Biscotti (bis) Note 1

BiscottiThe biscotti to the left are partially coated in chocolate - yum!  The word Biscotti in Italian is the plural of biscotto. Americans seem to assume that "biscotti" is singular, and so they speak of one biscotti, two biscottis. But Italian, which is closer to Latin than the other major Romance languages, never makes plurals by adding "s". In Italian, it's one biscotto, two biscotti (just as in Latin, it's one alumnus, two alumni).

Quite a number of names of people, towns, and regions in Italian end in the letter "i" (e.g. Berlusconi, Todi, Chianti). But among improper nouns, apart from a small number of words of Greek origin (such as tesi, meaning "thesis"), Italian nouns ending in "i" are mostly plural. Thus biscotti, panini, gnocchi, and spaghetti are all plural in Italian. Spaghetti means "little strings" (spago = "string", add diminutive ending -ettospaghetto = "little string", plural spaghetti).

An Italian word even more frequently misused in the US than biscotto/biscotti is panino/panini. In Italian, pane means "bread". Swapping the final "e" for the diminutive ending -ino gives panino, meaning "little bread". And indeed, Italian sandwiches are often made on rolls that look like miniaturized versions of larger Italian loaves. American delis routinely have signs advertising their "paninis". I suppose one could argue that while biscotti and panini are plural in Italian, they are singular in English. The funny thing is, nobody seems to have any trouble saying gelato (plural gelati).  Note 2

Americans generally use words like "spaghetti" and "gnocchi" as if they were singular non-count (mass) nouns. But to a native speaker of Italian, these words are unquestionably plural. I once heard a student in an Italian class say to another, "Gnocchi might be technically plural, but you'd never use it in the singular." Unfortunately for that theory, our native Italian teacher, Sabrina, overheard the remark. She said, "Huh?? What if you dropped one on the floor?" A native speaker would have no hesitation about saying, "Ho fatto cadere uno gnocco" ("I dropped a gnocco").  Note 3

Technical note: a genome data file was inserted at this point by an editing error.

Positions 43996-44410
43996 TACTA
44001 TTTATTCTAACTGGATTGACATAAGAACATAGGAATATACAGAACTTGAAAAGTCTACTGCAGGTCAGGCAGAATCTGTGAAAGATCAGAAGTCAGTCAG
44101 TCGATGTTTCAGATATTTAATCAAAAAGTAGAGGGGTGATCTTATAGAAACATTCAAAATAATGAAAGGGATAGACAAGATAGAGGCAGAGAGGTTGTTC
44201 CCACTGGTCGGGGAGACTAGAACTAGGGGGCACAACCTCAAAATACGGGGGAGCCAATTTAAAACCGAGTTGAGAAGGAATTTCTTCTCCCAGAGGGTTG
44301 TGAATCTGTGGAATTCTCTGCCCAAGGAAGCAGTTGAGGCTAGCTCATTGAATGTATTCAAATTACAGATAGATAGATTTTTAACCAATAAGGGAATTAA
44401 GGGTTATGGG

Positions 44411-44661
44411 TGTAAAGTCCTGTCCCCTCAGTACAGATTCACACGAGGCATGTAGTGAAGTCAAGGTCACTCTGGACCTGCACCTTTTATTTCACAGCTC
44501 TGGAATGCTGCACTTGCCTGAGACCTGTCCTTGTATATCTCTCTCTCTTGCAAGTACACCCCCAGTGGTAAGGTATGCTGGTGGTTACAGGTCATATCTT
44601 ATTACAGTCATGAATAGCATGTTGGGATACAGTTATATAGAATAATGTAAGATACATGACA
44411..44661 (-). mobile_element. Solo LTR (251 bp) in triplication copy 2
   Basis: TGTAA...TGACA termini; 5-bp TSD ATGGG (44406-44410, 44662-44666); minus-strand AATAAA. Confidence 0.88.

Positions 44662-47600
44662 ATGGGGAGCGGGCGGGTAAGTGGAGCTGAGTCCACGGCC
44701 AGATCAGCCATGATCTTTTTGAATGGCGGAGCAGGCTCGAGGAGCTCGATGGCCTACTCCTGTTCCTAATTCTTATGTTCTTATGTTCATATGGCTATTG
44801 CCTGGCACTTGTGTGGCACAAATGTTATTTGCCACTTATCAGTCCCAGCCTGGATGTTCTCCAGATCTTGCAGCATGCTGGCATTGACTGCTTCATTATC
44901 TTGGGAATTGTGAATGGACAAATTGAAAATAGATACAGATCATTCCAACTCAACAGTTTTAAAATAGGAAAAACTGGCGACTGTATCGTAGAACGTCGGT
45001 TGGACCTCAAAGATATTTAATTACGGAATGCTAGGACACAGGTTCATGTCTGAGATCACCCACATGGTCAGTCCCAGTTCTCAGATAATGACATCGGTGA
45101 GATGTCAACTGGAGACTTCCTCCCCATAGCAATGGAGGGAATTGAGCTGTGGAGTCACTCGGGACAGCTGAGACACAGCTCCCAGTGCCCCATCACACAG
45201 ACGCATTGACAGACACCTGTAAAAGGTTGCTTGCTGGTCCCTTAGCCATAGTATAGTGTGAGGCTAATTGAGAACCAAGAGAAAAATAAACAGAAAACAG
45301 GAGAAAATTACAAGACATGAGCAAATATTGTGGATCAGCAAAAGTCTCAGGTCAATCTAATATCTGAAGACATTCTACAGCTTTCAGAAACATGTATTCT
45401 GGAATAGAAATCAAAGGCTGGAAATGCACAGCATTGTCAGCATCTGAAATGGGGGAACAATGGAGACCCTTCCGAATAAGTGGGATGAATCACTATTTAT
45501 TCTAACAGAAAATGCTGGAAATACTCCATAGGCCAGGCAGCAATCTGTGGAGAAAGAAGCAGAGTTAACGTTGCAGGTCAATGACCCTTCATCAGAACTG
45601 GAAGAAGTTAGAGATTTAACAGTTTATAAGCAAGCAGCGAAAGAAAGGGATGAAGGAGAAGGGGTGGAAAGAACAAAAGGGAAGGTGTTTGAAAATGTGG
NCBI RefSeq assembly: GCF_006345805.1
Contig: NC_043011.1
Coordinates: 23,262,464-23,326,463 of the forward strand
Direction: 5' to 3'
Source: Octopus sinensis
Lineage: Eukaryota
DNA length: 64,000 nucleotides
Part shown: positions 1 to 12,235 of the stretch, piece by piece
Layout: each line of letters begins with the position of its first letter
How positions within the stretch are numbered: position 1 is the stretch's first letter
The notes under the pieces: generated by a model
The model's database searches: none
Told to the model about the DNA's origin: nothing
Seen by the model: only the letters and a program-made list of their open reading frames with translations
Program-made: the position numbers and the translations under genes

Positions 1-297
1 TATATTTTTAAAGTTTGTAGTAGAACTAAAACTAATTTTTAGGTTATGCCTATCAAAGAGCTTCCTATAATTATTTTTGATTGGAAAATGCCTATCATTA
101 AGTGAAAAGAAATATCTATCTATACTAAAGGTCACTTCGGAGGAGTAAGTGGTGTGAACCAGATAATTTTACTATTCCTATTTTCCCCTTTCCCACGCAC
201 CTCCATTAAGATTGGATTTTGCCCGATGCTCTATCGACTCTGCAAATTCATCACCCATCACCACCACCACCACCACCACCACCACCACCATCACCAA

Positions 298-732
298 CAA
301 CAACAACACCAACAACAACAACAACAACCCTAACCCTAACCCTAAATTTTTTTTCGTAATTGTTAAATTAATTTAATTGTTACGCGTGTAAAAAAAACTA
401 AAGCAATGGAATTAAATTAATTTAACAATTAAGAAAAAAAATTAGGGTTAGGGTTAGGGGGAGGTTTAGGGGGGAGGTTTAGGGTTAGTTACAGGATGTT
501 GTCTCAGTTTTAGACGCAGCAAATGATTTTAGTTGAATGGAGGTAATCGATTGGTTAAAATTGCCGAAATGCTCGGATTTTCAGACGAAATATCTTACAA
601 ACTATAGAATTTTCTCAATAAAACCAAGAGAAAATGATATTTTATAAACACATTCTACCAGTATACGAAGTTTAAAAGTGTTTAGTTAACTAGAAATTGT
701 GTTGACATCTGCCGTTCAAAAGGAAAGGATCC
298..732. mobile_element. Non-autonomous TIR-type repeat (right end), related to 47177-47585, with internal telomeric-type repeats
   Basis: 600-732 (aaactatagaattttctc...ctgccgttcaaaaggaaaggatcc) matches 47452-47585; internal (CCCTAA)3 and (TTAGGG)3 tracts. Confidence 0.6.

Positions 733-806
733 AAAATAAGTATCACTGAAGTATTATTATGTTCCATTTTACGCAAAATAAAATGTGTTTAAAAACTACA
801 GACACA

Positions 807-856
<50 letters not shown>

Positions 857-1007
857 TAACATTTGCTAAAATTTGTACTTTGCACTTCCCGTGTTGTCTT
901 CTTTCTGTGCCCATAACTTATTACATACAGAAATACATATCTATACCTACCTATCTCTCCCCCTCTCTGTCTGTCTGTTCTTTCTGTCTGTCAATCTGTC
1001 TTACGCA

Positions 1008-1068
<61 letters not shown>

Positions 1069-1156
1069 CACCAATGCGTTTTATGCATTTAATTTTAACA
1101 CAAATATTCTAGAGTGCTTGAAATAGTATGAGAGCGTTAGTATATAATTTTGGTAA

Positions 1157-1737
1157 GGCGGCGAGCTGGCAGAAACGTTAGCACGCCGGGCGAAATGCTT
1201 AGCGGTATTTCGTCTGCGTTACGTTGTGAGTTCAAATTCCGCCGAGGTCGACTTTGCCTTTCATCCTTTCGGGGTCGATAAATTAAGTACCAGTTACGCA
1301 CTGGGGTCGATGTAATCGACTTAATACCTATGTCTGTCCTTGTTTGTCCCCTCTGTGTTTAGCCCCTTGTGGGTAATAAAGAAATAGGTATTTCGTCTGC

So similarly, if you drop a single strand of spaghetti, you can say, "I dropped a spaghetto". Well, you can say it in Italian ("Ho fatto cadere uno spaghetto"). In English, you'd have to say, "I dropped some spaghetti", or "I dropped a strand of spaghetti".

Italian makes wonderful use of diminutive and augmentative suffixes. I've already mentioned above the diminutive suffixes -ino and -etto, used to create panino (little bread) and spaghetto (little string). The suffix -cello is another diminutive, while the suffix -one (pronounced "OH-nay") is an augmentative, which makes things bigger. Thus, if you take the word for "soup", minestra, and modify it with -one, you get minestrone, a thick, hearty soup.

Diminutives and augmentatives create the names of the family of string instruments in Italian, which then were taken up by English (as were so many musical terms). Starting with a viola (English "viola"), you can make it smaller with a suffix: violino ("violin"). Or you can make it bigger, violone ("bass"). Then shrink the violone a bit to get a violoncello ("cello").